Sunday, April 29, 2012


When Budweiser seriously went NASCAR racing in 1984, with owner Junior Johnson and drivers Darrell Waltrip and Neil Bonnett, I set up the PR operation. I hired Bob Latford to go to all the races and handle the day-to-day details. My other mandates from Bud were: 1) Address DW's image problem (he was routinely booed during driver intros in those days); 2) Try to change the media's perception that two-car teams couldn't work in what was then Winston Cup (none had been truly successful at that point).

The high-profile, two-car sponsorship by The King of Beers upped the ante in NASCAR in several ways. Business of Racing pressures and expectations were a relatively new thing in the garage area, at least on that scale. About the only thing drivers used to carry back then was a helmet bag. (In our modern era, so-called PR people now have that "honor.") But people like me, and the Bud brand and sports marketing directors and managers would come through the gate carrying briefcases. Years later, Waltrip admitted old-school drivers like him would cover their faces and laugh at the sight of the briefcase carriers, and call such people "sillies."

These days, of course, drivers routinely have expensive leather briefcases, and also tote around iPads and laptops. That's what the BUSINESS of being a NASCAR superstar requires. Trust me, the times of giggling and pointing fingers at the "sillies" is ancient history, right there with white cotton driving uniforms and open-face helmets.

This came to mind last week, when Forbes proclaimed Jimmie Johnson America's Most Influential Athlete for the second consecutive year. Forbes says Nielsen and E-Poll surveyed over 1,100 adults about dozens of well-known athletes to measure their likeability and whether they are considered influential to marketers.

"Influential," of course, is subjective. Forbes admits it can mean different things to different people. Forbes' story noted that "some may see an athlete as influential in his sport, while others see him as crossing over and being influential in society at large." This year's best example of that is Tim Tebow, who rocketed to No. 2 in the rankings.

Wins and championships certainly define Johnson's on-track career, but have no doubt, Mr. 2-Time as Forbes champion is a significant definer of his off-track career. Johnson admitted as much: "Not only is it very good for me and my career and what I do in the race car and my brand, I think it's very good for NASCAR as well." Emphasis mine: "My brand."

Considering Johnson's historic run of five consecutive Sprint Cups ended in 2011, and thus changed the nature of his media coverage, perhaps retaining the Forbes crown was a bit of a surprise. To me, though, it's absolutely no surprise that Dale Earnhardt Jr.'s long winless streak helped contribute to his plunge from third to seventh in the rankings. The news was even worse for Jeff Gordon. Despite a return to victory lane three times, Gordon dropped off the list completely. Contributing factors: A major shift from corporate to cause-marketing sponsorship. And Pepsi and Chevy aren't activating their relationships with Jeff the way they once did.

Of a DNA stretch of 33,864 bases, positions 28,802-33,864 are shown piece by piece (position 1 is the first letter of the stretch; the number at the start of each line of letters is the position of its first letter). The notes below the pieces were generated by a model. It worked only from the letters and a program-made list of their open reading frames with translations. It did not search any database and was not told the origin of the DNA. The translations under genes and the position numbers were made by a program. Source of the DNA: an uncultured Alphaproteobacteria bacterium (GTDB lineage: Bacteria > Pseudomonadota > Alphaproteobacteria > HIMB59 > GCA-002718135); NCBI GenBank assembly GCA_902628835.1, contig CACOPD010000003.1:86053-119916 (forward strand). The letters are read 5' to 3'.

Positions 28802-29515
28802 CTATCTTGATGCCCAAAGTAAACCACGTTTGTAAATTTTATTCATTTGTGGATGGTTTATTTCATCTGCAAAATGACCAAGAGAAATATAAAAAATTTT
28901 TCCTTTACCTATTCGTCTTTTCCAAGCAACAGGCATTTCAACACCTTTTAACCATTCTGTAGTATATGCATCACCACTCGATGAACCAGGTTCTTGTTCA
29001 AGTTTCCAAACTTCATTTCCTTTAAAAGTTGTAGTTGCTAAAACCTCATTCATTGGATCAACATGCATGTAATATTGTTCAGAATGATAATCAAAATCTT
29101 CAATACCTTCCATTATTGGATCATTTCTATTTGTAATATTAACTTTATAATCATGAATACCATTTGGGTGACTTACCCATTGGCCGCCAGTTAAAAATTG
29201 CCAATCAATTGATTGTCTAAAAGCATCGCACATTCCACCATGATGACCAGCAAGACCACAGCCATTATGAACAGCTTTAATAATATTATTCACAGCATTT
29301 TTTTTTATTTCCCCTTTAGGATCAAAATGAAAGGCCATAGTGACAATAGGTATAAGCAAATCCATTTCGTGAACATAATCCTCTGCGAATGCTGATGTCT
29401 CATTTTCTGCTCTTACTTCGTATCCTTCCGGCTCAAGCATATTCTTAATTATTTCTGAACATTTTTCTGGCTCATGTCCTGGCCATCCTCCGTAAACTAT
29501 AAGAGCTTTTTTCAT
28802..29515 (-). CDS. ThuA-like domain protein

Forbes wrote that Johnson's "talent and guy-next-door demeanor endears him to fans, as well as to marketing chiefs of brands like Chevrolet, Quaker State and Lowe’s . . ." But a clear reflection of the NFL's status as America's dominant most popular sport came with quarterbacks taking six of the top 10 "poll positions."

Remember that come Chase and Countdown season.

For all of the success that has come to the Petty family, there sure has been a lot of hurt, too. I found last week's official statement from Victory Junction (a camp for sick children founded as a tribute to the late Adam Petty) terribly sad. A dispute with the VJ Board of Directors punted Pattie Petty (Adam's mother, Kyle's wife) to what was called a "goodwill ambassador position as Chairwoman Emeritus." The statement, issued in the name of Victory Junction COO Austin Petty (Pattie's son) referred to VJ having "extremely high ethical standards" and referenced his mother's situation as one that "involves ongoing negotiations between an employee and employer." I bet there are a lot of empty chairs around the Petty family dinner table. SAD. (Full disclosure: I've donated money and commercial time to VJ.)

Congratulations (I think) to my friend Gordon Kirby, marking 40 years of motorsports coverage. Read his reflections here:

FAST LINES: Take note, NASCAR and IndyCar fans -- The World of Outlaws' points lead has changed SEVEN (7!) times already this season . . . Congratulations and have a great night to Kenny Bernstein, John Force and Richard Childress, who will be inducted into the International Motorsports Hall of Fame in Talladega this Thursday. (I'm a Hall voter and all three were on my ballot.) NHRA announcer Bob Frey will present Bernstein, NHRA President Tom Compton will do the honors for Force, and NASCAR President Mike Helton will be standing up for Childress . . . Let me tell you the group not complaining about the lack of Sprint Cup wrecks, which has set off some in the media and grandstands -- Car owners . . . As is being proven more and more often in racing, letting some people have a Twitter account is akin to handing some people a loaded gun . . . How desperate is ABC to get eyeballs on its Sunday morning news program? It invited The Mad Hater to be on the media panel.

[ more next Monday . . . ]